- Refuse to sign a union card or petition
- Campaign against the union
- Work without interruption or interference from union organizers and supporters
- Refuse to talk with a union organizer or colleague working on behalf of the union if you are contacted at home
- Say “no thanks” to union organizers and colleague who ask you to support the union
FAQs: Right-To-Work and Union Dues
What is right-to-work?
Right-to-work is a state law that prohibits union security agreements in labor contracts – – also known as Collective Bargaining Agreements (CBAs) – – that require employees to pay dues or agency fees to the union as a condition of employment. There are 27 right-to-work states. Those states include:
Alabama, Arizona, Arkansas, Kansas, Florida, Georgia, Idaho, Indiana, Iowa,Kentucky, Louisiana, Michigan, Mississippi, Nebraska, Nevada, North Carolina, North Dakota, Oklahoma, South Carolina, South Dakota, Tennessee, Texas, Utah, Virginia, West Virginia, Wisconsin, and Wyoming.
What is the difference between a right-to-work and non-right-to-work state?
In a non-right-to-work state it is permissible to have a CBA with a union security provision that says an employee can lose his/her job or be refused a job if he/she chooses not to belong to a union and/or to pay union dues or fees. No employee in any state can be forced to join or become a member of a union, but in a non-right-to-work state they can be required to pay the union (either dues or an agency fee) and would be subject to the provisions of the CBA regardless of whether he/she is a member.
I work in a right-to-work state, so why should I be concerned about a union representing my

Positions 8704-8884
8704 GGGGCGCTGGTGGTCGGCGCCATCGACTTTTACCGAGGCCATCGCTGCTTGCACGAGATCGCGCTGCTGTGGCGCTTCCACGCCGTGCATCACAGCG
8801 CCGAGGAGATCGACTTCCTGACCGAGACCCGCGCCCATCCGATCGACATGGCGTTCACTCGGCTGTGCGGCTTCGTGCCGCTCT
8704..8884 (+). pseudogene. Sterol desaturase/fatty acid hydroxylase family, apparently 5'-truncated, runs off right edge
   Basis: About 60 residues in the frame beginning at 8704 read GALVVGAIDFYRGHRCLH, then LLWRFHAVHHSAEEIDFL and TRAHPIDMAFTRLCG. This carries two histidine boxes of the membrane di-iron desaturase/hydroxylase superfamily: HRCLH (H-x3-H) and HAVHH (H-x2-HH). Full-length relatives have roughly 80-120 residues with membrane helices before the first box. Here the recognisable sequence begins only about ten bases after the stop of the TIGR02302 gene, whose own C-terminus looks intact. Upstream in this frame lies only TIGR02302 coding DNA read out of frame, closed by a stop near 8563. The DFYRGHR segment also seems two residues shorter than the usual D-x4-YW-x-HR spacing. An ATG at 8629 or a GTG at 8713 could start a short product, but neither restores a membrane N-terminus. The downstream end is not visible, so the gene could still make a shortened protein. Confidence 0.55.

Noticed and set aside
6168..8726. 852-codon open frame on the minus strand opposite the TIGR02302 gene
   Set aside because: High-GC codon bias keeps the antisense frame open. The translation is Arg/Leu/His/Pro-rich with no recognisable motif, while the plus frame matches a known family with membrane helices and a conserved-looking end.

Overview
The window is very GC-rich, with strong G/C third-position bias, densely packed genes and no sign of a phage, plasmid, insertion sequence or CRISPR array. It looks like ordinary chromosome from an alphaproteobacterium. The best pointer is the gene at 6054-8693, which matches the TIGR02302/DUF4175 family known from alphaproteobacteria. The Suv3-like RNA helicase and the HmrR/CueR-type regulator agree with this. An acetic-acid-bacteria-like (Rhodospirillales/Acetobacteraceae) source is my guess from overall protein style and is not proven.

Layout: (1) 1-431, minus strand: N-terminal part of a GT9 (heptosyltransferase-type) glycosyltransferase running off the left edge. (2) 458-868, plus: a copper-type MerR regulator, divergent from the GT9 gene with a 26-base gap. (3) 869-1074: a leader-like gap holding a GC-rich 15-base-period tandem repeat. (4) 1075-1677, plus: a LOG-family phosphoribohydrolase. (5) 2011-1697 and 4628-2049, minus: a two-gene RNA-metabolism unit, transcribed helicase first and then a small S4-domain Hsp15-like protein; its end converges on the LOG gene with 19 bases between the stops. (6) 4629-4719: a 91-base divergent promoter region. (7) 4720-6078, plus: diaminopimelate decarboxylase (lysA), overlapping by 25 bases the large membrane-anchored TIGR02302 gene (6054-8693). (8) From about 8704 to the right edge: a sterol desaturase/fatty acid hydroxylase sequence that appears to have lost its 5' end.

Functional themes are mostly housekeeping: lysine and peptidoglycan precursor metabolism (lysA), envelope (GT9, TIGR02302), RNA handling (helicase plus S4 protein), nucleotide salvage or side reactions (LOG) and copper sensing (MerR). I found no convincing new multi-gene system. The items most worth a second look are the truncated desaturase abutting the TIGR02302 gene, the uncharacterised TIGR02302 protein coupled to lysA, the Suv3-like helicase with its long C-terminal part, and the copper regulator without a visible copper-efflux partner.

co-workers and me?
In right-to-work states, you can’t be forced to join or pay dues to the union. BUT the union and colleagues who support the union will likely pressure you to do so. Unions have been known to use pressure tactics like publicly posting names of employees who don’t pay dues on websites, on bulletin boards and in union newsletters.
Additionally, if you don’t pay dues:
- You must still abide by the terms of the collective bargaining agreement.
- You are not permitted to participate in union business, union meetings, vote whether or not to go on strike, vote to accept a CBA or not, or vote on who will be the stewards.
- The union has the legal right to make decisions on your behalf even if you don’t agree with the decisions.
If I don’t pay dues to the union does the union still represent me?
Yes. Regardless of whether you are required to pay dues or fees, the union will be your representative and will have the right to make decisions on your behalf, and you would be bound by the terms of the CBA negotiated between the union and the employer.
Since I work in a right-to-work state, if the union won the right to represent Magellan MFLCs,
could I opt out?
Regardless of how you vote, if the union wins the right to represent MFLCs, all MFLCs at a facility would be represented by the union. And all MFLCs would have to comply with the CBA and the rules negotiated by the union – regardless of whether you agree with them.
If I move to a non-right-to-work state what are my rights?
In a non-right-to-work state, the collective bargaining agreement between the employer and the union would likely include a union security clause that would require you to pay dues or agency fee to the union as a condition of employment – for this reason, including union security clauses are a top priority of unions. If you refused to pay dues/agency fees, the union could request that the employer fire you.